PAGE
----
Note: No hosted wiki that I've seen so far, including Socialtext and wiki.com, has features that come close to matching the capabilities of Microsoft's Windows SharePoint Services (WSS) 2.0 or 3.0, which is a free add-in to Windows Server 2003 SP1. Stay tuned for a future post comparing WSS 3.0 and online wiki applications.
Wiki sites enable multi-person page editing, but most wiki sites offer far fewer editing widgets than Squidoo. I've seen nothing so far to convince me that any of these startups have much—if anything—more to offer than Squidoo, Google Pages, or Blogger. For example, Blogger lets you enable team blogging. If you're willing to take the risk, you can enable multi-person editing of Squidoo lenses by disclosing your username and password to trusted colleagues. Alternatively, you can set preferences to Share My Squidoo and enable anyone to edit your lens.
Rick Segal's Take on Arrington's Squidoo Castigation
Canadian venture capitalist Rick Segal takes on Arrington's castigation of Squidoo in a trilogy of posts—Mike Arrington - Sit Down, Michael Arrington Responds, and The Good of Web 2.0. Squidoo donates a portion of advertising revenue after operating expenses to charity, and Squidoo Lensmasters have the option of donating their Ad Sense earnings to charity.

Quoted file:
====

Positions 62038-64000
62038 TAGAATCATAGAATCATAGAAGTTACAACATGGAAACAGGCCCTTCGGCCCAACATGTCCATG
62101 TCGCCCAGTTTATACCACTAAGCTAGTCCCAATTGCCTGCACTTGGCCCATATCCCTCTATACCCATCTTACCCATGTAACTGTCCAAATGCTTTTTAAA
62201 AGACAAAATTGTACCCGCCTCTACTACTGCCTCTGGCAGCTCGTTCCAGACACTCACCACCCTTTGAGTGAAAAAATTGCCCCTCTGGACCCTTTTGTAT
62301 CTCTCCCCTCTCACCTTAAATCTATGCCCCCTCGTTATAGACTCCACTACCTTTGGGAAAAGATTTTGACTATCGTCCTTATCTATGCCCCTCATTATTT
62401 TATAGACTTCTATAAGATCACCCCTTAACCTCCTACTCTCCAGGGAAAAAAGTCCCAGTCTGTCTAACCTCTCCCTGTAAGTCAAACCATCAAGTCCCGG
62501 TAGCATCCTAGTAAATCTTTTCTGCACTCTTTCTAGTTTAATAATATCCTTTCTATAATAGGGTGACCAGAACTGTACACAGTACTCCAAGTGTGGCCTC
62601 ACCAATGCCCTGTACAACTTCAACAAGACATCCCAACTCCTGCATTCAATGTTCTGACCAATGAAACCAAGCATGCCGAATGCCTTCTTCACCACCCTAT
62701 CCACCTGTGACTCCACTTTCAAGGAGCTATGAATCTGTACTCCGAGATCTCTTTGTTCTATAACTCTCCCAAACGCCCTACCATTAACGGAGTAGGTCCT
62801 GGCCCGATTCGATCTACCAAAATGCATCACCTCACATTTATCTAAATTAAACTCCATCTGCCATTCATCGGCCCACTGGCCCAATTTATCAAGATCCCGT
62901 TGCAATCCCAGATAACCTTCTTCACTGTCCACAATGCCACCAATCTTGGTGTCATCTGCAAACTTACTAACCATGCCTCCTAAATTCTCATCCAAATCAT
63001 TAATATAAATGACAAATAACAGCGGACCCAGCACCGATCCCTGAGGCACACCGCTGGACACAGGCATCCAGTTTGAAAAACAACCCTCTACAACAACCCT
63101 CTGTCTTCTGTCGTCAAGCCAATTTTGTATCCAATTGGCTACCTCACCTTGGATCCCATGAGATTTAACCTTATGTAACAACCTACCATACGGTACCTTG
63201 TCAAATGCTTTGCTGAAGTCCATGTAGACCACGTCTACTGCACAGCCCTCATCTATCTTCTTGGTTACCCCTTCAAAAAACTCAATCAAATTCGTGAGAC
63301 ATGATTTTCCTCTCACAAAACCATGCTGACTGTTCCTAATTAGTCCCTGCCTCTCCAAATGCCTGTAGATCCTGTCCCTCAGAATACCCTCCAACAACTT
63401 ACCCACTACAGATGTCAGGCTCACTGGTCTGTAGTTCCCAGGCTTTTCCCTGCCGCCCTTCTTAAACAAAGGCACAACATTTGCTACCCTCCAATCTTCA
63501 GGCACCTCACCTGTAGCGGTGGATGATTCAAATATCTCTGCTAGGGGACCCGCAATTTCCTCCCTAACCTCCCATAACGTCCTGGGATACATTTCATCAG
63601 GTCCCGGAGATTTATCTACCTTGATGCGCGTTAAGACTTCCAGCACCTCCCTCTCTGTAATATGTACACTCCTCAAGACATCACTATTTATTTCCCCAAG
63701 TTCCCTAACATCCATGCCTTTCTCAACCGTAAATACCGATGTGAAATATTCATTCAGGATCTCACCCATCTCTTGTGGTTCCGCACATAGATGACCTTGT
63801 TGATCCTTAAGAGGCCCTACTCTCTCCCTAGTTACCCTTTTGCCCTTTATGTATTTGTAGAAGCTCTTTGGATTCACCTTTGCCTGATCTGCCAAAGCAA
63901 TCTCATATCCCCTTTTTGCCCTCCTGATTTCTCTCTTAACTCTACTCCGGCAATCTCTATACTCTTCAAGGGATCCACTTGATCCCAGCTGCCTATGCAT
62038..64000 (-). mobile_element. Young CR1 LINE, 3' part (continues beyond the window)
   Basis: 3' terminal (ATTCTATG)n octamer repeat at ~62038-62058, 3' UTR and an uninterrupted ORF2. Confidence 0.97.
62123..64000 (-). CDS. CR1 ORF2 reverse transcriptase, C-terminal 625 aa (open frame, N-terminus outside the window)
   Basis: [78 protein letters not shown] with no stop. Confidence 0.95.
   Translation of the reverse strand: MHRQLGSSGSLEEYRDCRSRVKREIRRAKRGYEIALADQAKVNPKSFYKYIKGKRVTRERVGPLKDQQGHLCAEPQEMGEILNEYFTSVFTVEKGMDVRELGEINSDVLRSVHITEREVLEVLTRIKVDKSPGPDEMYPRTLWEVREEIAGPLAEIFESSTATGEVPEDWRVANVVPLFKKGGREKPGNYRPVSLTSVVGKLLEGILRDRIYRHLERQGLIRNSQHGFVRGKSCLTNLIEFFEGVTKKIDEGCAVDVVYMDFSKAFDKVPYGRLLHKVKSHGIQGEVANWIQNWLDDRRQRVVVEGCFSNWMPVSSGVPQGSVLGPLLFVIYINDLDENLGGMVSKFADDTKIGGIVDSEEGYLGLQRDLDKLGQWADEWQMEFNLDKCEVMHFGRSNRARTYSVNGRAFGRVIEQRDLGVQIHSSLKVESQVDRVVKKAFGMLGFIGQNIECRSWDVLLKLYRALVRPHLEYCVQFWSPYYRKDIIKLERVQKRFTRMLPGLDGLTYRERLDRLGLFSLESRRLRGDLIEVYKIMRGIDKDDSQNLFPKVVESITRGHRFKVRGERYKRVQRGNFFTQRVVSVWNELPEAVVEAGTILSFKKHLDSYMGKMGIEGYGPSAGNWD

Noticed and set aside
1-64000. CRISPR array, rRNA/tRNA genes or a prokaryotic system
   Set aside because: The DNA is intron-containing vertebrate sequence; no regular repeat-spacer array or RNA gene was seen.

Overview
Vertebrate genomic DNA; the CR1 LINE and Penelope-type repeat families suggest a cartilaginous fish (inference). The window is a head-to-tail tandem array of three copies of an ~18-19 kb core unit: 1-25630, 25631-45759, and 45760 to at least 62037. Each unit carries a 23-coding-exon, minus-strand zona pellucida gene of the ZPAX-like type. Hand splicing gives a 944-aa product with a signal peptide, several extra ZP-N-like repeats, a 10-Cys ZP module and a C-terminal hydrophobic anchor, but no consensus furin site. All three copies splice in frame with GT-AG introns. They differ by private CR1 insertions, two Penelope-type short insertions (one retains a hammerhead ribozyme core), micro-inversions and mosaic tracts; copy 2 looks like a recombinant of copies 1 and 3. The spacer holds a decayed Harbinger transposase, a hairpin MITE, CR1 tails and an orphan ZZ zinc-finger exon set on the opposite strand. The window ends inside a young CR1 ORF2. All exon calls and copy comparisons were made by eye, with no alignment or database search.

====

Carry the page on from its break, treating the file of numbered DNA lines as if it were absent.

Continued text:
One of Segal's issues is Arrington's insistence on an accounting of Squidoo's donations before considering a retraction of his miscategorization of Squidoo. According to Squidoo's Report page's Squidoo-wide Stats section, Total Money for Charity was $7,194.03 from 40,282 Total Lenses as of 9/19/2006.
Note: Here's how Squidoo distributes its income: "We divide up the money we receive in a very public way. First, we pay our bills. That's direct out of pocket expenses like rent and servers and salary and benefits expenses (our CEO doesn't take a salary, and neither does our board of directors). Then, with no other deductions, we pay 5% of our post-expense revenue directly to the charity pool, 50% directly to our lensmasters and retain the rest to pay off investors and employees." (From Everything about getting paid, "11. Does Squidoo Make a Profit?")
The fact that charities and Lensmasters are receiving payments—regardless of the amount—indicates that Squidoo is profitable and debunks Arrington's May 9, 2006 assertion that Squidoo is Seth Godin's "Purple Albatross." It's a good bet that Hubpages—a Squidoo rip-off and Arrington's favored topical Web page host—won't reach profitability before it burns through the $2 million funding it received earlier this year from Hummer-Winblad Venture Partners.
Arrington's Squidoo-related posts and comments demonstrate to me that he harbors personal enmity for Squidoo and/or Seth Godin. The question for TechCrunch readers is the extent to which this animus biases Arrington's "Web 2.0" reviews.